Anna Signeul will step down as Scotland national coach after the UEFA Euro 2017 finals in Netherlands this summer to become head coach of the Finland national team.
Leading Scotland to their first-ever major tournament will be one facet of the Swede’s legacy after 12 years with the Scottish FA.
Anna will leave her post after the Euros and return closer to home to take charge of the Finnish national team.
Since joining in 2005, she has revolutionised the women’s game in Scotland, making the quantum leap of leading Scotland to the Finals of a major tournament for the first time.
She has also played a key role in introducing an academy system to support the development of the most talented players in the country.
The academy structure made a significant impact on both the national teams and the club game.
The work Anna led on behalf of the Scottish FA has made a huge impact on the growth of the game, supporting the development of strong sustainable clubs and supporting the development of volunteers and coaches working in the girls/women's game.
With Anna's support and guidance, 14 coaches made the transition from volunteers to working in a professional capacity in the game.
Anna arrived in Cyprus yesterday for the start of preparations for the European Championships - a double-header against Denmark - and informed the squad of her future plans at the team headquarters.
She emphasised that speaking to the players about her intentions now will ensure it has no detrimental impact as preparations intensify.
“Firstly, I would like to say that after 12 great years in Scotland I am proud that this squad have made the journey to their first-ever European Championships,” she said.
“This was a wonderful achievement and one that has been thoroughly deserved.
“These players are dedicated, professional and have overcome adversity to become the formidable players they are, individually and collectively.
“The support of the clubs in ensuring we continue to develop an elite environment for the players has been a really humbling experience for me.
“The volume of work undertaken by the volunteers in the clubs is immense. I would like to thank the players, clubs and parents for their support.
“Scotland and its people will always have a very special place in my heart.
“I felt it was important to clarify my future now so that we can prepare without any distractions. We have an intensive programme of fixtures and while it has been a terrific achievement to reach the finals, we are determined to go there and make an impact.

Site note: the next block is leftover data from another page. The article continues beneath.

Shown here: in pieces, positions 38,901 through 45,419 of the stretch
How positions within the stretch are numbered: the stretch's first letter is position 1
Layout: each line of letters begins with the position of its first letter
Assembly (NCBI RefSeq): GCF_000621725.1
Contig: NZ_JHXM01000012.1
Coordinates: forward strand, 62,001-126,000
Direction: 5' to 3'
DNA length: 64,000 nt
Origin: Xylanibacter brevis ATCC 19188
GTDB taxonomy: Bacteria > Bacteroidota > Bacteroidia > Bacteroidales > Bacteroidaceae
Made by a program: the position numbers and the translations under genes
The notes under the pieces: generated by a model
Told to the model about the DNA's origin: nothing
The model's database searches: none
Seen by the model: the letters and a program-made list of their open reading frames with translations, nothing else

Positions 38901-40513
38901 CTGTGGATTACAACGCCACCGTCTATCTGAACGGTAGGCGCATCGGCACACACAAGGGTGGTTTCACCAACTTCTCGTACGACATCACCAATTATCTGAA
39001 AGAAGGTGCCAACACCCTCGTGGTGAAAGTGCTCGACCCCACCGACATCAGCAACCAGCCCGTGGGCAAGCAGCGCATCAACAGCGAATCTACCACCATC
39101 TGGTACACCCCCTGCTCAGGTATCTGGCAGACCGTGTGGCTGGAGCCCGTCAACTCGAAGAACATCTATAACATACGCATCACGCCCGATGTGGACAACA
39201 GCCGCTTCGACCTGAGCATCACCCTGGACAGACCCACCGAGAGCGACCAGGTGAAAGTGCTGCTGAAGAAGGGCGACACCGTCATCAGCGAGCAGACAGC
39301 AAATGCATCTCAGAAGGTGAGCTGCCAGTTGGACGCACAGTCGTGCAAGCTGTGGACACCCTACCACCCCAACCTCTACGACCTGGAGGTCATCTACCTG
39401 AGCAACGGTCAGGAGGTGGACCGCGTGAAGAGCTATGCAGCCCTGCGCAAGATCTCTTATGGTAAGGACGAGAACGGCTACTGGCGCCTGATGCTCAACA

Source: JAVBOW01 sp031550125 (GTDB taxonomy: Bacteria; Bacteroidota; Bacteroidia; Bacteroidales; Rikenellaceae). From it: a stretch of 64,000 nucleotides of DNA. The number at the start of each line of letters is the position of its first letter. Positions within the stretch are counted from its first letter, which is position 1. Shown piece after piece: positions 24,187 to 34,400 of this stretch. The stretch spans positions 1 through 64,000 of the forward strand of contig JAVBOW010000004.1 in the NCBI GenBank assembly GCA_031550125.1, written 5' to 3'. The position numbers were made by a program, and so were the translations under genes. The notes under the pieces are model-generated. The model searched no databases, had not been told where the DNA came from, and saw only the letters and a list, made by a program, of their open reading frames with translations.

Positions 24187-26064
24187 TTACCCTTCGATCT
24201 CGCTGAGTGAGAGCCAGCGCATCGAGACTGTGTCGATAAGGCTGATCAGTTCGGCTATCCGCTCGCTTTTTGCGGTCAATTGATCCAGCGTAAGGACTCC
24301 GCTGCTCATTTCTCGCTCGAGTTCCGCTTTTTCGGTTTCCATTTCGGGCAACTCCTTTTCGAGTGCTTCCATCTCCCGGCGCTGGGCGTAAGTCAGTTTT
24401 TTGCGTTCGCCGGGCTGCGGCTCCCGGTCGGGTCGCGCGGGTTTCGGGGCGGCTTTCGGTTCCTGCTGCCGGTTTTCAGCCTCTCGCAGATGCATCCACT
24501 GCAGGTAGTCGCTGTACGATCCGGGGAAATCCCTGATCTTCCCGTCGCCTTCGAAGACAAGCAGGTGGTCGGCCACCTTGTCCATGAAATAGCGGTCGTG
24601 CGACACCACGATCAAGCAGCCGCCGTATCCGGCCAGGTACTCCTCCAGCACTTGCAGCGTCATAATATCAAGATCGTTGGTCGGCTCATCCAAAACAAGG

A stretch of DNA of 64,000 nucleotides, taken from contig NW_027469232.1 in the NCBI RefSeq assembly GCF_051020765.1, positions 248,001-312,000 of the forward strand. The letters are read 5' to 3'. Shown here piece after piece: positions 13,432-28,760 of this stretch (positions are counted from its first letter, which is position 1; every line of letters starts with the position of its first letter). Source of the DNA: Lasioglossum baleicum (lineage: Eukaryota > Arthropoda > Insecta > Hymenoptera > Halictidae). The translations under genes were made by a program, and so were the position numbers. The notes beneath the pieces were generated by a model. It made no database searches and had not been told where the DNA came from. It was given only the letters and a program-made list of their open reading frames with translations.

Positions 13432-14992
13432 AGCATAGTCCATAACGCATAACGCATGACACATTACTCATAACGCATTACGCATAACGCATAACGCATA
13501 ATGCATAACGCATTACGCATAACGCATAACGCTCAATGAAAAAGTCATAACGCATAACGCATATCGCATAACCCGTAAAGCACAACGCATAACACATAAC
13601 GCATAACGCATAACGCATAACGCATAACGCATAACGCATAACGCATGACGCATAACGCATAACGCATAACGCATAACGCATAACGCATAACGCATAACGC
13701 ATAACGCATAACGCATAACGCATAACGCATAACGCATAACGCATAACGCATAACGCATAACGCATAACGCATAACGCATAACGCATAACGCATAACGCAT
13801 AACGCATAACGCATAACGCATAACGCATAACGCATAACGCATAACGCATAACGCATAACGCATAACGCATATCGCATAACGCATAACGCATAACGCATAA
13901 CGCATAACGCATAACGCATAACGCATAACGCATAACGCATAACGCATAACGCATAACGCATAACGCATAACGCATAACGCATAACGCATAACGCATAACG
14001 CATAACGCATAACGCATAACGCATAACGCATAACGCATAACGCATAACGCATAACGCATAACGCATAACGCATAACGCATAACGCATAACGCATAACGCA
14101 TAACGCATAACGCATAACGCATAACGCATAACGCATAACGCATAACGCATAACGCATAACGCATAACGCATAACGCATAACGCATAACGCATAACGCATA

"The focus for the players and staff is on the Euro's and we know there is a lot of work to be done to prepare the team for the tournament in the Netherlands.
“Now that I have explained to the players the reasons for leaving and taking up an offer to coach Finland, we will concentrate on making sure we are in the best condition possible for the finals.
“I would like to thank our Chief Executive, Stewart Regan and our President, Alan McRae, for their support for girls’ and women’s football in Scotland. I will leave Scotland with fond memories but I am convinced the greatest memories lie ahead in the coming months.”
Stewart Regan, the Scottish FA’s Chief Executive, paid tribute to Anna’s indefatigability in striving for the best over more than a decade at the helm.
“Anna will rightly be lauded for taking the first Scotland women’s national team to a major finals and that legacy is richly deserved. More than that, though, she has worked tirelessly and to raise standards at all levels of the women’s game and to increase opportunities for girls and women across the country.
“She has been an inspiration and I have no doubt she will burnish that legacy during the UEFA Euro finals in Netherlands.”
Malky Mackay, the recently appointed Performance Director, will begin the process of recruiting Anna’s successor, with a view to a new national coach being appointed in time to take over immediately after the finals.
“I have only been here for a few weeks but I know that Anna is highly respected within the association, among her squad of players and throughout the women’s game in general. That was apparent in my very first meeting as Performance Director, with the women’s national team at Oriam, and she will be a hard act to follow.
“That is the challenge for any potential successor but the most important aspect at the moment is to ensure Anna and her squad can focus on their preparations for what will be an exciting and, I’m sure, a successful summer ahead.”
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